Long covid medical personnel US Wisconsin
Illustrative file image Image Credit: Reuters

New Delhi: A long COVID patient's legs turned blue after just 10 minutes of standing and according to Indian-origin researcher Dr Manoj Sivan, there is an urgent need for greater awareness of this symptom among people with the coronavirus condition.

New research, published in the Lancet and authored by Sivan at the University of Leeds in the UK, focuses on the case of one 33-year man who developed acrocyanosis -- venous pooling of blood in the legs.

A minute after standing, the patient's legs began to redden and became increasingly blue over time, with veins becoming more prominent.

After 10 minutes the colour was much more pronounced, with the patient describing a heavy, itchy sensation in his legs. His original colour returned two minutes after he returned to a non-standing position.

The patient said he had started to experience discolouration since his Covid-19 infection.

He was diagnosed with postural orthostatic tachycardia syndrome (POTS), a condition that causes an abnormal increase in heart rate on standing.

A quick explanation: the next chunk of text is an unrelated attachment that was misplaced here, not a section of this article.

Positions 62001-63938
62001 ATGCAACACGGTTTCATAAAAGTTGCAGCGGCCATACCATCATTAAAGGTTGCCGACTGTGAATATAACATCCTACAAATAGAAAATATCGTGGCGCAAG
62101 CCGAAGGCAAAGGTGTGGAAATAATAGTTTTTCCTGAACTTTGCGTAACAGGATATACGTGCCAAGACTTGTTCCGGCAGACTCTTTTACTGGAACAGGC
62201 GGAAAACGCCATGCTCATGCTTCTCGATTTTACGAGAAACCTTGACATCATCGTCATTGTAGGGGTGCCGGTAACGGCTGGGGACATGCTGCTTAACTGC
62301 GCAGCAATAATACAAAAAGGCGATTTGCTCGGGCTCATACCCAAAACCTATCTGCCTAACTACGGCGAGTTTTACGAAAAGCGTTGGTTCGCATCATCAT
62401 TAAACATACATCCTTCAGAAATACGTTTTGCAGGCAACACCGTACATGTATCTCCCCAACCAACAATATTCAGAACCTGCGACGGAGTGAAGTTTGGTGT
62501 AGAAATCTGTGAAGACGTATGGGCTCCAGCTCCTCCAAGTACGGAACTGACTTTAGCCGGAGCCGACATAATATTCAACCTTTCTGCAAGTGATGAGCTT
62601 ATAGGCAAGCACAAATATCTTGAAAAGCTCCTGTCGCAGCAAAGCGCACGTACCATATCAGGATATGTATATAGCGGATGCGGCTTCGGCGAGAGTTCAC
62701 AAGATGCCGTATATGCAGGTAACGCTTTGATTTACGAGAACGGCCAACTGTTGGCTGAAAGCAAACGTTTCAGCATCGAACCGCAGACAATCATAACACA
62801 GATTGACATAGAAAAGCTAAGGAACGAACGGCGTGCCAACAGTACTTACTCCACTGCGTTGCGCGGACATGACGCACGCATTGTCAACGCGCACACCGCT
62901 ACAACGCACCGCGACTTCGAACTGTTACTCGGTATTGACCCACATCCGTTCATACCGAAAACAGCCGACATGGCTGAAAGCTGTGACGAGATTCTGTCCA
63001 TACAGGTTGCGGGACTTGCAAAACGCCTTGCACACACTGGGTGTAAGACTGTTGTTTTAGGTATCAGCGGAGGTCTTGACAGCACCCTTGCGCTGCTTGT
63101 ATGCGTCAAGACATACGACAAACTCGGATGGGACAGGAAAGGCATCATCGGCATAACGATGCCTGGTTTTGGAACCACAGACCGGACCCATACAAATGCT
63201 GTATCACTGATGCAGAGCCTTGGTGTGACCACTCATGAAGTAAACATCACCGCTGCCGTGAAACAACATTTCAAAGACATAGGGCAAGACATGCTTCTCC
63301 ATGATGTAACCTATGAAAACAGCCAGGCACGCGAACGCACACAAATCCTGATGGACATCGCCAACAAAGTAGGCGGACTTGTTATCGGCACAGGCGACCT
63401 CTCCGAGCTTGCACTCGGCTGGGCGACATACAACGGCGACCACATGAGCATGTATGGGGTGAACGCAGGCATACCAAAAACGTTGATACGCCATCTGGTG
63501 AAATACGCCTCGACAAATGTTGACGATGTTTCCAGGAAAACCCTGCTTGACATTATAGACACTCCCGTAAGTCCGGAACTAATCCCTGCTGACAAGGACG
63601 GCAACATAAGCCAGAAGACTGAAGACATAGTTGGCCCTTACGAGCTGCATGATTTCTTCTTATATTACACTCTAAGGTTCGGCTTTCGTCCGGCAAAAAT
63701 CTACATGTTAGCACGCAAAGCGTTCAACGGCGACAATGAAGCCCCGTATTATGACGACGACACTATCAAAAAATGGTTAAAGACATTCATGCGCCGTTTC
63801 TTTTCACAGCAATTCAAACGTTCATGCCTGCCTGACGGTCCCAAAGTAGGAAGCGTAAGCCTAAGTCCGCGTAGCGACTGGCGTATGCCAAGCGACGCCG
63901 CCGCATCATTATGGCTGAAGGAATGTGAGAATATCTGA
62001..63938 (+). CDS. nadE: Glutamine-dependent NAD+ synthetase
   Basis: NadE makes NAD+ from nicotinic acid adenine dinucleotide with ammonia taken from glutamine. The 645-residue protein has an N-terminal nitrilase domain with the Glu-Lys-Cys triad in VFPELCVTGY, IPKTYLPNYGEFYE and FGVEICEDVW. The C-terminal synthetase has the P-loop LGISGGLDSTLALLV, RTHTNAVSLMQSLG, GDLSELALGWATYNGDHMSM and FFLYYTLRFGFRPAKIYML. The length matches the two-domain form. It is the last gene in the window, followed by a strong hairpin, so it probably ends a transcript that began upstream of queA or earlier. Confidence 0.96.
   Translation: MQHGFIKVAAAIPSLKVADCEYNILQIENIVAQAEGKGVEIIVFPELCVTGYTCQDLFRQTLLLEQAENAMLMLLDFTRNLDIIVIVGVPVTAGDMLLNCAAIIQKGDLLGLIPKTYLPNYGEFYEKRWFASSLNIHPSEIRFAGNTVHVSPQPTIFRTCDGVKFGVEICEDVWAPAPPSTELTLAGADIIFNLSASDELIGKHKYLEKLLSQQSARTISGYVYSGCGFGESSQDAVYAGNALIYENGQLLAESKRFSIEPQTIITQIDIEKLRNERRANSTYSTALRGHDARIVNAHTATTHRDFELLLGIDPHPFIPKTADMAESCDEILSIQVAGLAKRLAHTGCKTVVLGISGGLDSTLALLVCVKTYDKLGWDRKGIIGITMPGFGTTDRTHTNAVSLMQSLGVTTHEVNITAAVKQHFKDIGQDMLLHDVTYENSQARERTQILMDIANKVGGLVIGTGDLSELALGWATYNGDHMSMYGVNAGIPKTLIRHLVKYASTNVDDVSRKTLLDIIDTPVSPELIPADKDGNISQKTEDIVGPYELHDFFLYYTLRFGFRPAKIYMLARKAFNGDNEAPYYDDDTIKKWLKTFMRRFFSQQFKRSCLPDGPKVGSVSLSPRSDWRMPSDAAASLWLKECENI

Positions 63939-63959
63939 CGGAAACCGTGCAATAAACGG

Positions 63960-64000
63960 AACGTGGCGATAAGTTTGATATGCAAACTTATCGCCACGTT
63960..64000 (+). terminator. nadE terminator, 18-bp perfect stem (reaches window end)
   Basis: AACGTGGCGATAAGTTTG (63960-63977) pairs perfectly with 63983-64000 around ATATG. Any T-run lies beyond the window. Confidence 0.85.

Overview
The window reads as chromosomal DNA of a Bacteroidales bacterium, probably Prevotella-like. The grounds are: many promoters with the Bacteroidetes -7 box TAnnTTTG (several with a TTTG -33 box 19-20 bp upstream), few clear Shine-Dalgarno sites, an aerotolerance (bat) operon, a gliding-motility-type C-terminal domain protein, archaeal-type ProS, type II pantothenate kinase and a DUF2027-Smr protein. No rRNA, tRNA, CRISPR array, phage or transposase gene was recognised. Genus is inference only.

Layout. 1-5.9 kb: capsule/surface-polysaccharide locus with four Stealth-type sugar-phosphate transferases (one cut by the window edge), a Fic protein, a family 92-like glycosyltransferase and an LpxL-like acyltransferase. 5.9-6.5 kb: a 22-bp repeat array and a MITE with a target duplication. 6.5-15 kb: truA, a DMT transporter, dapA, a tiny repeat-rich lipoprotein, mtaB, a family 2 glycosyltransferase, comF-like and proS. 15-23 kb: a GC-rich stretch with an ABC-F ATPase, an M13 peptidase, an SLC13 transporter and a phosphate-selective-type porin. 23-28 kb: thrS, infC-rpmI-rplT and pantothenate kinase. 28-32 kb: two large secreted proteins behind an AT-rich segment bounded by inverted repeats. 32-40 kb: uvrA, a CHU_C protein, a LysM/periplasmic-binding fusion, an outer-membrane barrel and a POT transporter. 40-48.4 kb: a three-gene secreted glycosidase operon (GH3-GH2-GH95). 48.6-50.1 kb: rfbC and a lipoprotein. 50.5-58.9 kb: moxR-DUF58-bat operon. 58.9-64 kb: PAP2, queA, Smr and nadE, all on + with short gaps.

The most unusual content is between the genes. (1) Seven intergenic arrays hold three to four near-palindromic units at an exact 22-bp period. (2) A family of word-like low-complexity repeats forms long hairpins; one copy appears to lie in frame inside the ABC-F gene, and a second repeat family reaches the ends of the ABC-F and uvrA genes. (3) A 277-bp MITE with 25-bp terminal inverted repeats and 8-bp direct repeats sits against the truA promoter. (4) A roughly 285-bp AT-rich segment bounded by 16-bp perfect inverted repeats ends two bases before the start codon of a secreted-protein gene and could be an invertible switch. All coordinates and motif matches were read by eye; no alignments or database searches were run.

"This was a striking case of acrocyanosis in a patient who had not experienced it before his COVID-19 infection,” said Dr Sivan, Associate Clinical Professor and Honorary Consultant in Rehabilitation Medicine.

"Patients experiencing this may not be aware that it can be a symptom of Long Covid and dysautonomia and may feel concerned about what they are seeing. Similarly, clinicians may not be aware of the link between acrocyanosis and Long Covid,” he added.

Long COVID affects multiple systems in the body and has an array of symptoms, affecting patients’ ability to perform daily activities.

The condition also affects the autonomic nervous system, which is responsible for regulating blood pressure and heart rate.

Previous research by Sivan's team has shown that both dysautonomia and POTS frequently develop in people with Long COVID .

“We need more awareness about dysautonomia in long term conditions, more effective assessment and management approaches, and further research into the syndrome. This will enable both patients and clinicians to better manage these conditions,” said Dr Sivan.